SAGES launched its member-generated Wiki in 2010 and it quickly grew into a resource accessed by more than 2,500 people/month seeking advanced and accurate definitions of all types of minimally invasive surgery and diseases treated by minimally invasive surgery.
As part of the recent overhaul to SAGES web properties, the SAGES Wiki has been moved to a new home on the SAGES site. In addition to moving more than 75 member-generated articles back to the main SAGES web site, we have also completely changed the way members can interact with the Wiki:
- It’s easier than ever to become a contributor! Simply log in with your member account and head over the Wiki pages. Use the “Create A New Wiki” button on the right sidebar to add your own article.
- If you see a way to improve an existing article, simply click the Edit tab at the top of the article and make your edits.
- Want to discuss an article? All logged-in SAGES members can now comment on an article using the Discussion tab at the top of the article and post away.
Recommended Wiki: Indications for Laparoscopy
Diagnostic Laparoscopy The most basic laparoscopic procedure is the diagnostic laparoscopy. A laparoscope is usually placed at the umbilicus, to visualize the abdominal cavity. Depending on the objectives of the procedure, the scope alone can be used to visualize the surface of the small intestines, omentum, some of the colon and stomach, liver, spleen, and uterus, some of the diaphragm, and the peritoneal surface. Intra-abdominal adhesions, evidence of malignancy or carcinomatosis, ascites, ischemic bowel, hernias, cirrhosis, foreign bodies, or bleeding can all be discovered by placement of the laparoscope alone. With placement of one additional 5 mm port site, a grasper can be used to move the omentum or take down adhesions. A trans-abdominal core biopsy needle can be used to biopsy the liver or other lesions, and a suction device can be used to collect ascites for specimen analysis. With the placement of a second 5 mm port site,… Continue Reading »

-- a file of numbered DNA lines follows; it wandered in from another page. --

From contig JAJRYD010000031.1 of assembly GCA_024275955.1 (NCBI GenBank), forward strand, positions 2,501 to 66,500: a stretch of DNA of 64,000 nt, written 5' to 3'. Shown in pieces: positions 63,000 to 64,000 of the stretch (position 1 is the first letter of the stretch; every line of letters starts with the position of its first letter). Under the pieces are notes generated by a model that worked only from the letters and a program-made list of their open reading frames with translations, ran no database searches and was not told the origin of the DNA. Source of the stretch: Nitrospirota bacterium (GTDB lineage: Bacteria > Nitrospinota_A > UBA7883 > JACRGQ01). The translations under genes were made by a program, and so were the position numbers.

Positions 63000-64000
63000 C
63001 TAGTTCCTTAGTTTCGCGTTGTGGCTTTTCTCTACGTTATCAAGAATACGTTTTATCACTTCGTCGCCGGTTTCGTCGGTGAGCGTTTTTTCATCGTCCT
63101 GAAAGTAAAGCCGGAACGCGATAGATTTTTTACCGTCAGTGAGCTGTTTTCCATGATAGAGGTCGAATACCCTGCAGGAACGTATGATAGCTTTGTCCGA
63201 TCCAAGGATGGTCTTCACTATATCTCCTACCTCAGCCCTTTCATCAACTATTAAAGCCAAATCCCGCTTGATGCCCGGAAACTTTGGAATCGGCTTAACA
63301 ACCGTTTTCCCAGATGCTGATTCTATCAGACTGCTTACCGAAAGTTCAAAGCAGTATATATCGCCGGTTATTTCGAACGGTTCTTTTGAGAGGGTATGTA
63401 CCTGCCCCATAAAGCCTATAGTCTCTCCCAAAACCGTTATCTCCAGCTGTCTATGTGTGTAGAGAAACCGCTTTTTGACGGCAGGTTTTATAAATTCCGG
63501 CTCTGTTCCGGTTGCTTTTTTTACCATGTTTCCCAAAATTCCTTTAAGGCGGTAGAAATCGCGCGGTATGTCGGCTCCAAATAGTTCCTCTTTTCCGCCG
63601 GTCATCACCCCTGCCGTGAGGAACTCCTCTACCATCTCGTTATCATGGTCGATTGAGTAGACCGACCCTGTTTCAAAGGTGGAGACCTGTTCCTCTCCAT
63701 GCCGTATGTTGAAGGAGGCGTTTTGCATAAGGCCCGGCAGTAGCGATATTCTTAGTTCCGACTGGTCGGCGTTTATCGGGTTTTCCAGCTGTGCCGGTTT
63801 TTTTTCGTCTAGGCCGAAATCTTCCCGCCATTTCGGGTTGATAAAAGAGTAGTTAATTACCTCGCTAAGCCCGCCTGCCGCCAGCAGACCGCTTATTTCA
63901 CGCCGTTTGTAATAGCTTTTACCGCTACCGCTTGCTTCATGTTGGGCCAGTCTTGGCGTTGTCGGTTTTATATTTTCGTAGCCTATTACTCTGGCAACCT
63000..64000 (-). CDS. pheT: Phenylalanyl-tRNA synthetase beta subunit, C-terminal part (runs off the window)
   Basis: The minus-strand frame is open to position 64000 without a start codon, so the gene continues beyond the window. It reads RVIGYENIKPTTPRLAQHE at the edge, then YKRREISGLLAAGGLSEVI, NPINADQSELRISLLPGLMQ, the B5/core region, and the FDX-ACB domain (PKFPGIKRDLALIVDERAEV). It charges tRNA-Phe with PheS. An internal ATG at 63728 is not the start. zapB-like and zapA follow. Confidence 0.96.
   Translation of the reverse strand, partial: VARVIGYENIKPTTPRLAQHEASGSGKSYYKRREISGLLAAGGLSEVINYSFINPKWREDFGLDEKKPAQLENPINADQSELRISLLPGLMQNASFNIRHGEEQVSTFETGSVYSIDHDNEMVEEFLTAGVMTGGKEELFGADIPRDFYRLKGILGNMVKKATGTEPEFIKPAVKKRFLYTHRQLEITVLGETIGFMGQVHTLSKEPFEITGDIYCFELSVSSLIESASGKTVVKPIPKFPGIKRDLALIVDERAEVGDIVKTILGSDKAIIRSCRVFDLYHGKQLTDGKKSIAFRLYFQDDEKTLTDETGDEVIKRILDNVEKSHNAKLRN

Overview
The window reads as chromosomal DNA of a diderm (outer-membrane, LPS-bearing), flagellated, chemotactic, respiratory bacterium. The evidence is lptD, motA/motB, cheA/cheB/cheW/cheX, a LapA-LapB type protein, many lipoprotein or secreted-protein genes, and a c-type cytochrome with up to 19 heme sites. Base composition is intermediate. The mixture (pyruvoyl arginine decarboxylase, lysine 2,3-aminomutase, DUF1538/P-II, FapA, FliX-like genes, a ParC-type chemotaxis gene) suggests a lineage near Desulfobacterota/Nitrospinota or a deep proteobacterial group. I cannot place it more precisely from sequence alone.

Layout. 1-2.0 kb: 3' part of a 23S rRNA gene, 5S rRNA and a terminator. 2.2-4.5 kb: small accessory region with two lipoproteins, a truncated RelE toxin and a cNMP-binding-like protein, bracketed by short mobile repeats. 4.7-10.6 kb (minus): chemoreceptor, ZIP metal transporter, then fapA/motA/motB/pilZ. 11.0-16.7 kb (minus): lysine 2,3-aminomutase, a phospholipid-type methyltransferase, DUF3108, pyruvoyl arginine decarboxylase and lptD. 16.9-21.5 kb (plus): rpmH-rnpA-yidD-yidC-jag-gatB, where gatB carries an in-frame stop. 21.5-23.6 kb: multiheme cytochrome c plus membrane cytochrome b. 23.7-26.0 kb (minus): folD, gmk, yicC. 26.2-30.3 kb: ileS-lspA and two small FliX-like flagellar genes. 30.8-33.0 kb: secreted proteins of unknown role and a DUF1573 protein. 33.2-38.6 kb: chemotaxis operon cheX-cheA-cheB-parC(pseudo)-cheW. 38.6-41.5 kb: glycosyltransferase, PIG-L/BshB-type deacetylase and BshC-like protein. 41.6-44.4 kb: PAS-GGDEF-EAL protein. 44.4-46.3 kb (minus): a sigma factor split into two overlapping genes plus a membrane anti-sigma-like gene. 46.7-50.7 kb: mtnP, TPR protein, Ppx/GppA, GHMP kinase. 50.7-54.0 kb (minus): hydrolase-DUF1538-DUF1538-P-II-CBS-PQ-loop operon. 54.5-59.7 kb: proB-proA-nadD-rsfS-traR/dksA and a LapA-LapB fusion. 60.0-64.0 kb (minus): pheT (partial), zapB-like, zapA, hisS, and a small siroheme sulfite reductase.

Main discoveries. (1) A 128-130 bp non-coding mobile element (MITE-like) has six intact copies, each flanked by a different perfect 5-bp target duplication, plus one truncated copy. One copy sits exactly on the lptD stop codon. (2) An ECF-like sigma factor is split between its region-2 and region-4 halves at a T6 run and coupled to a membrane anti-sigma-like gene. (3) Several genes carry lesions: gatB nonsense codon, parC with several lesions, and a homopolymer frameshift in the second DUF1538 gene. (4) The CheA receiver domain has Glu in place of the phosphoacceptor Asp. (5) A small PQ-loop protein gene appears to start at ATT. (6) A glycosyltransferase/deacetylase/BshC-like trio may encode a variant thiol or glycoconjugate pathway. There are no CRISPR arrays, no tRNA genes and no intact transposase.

Category: Basic Principles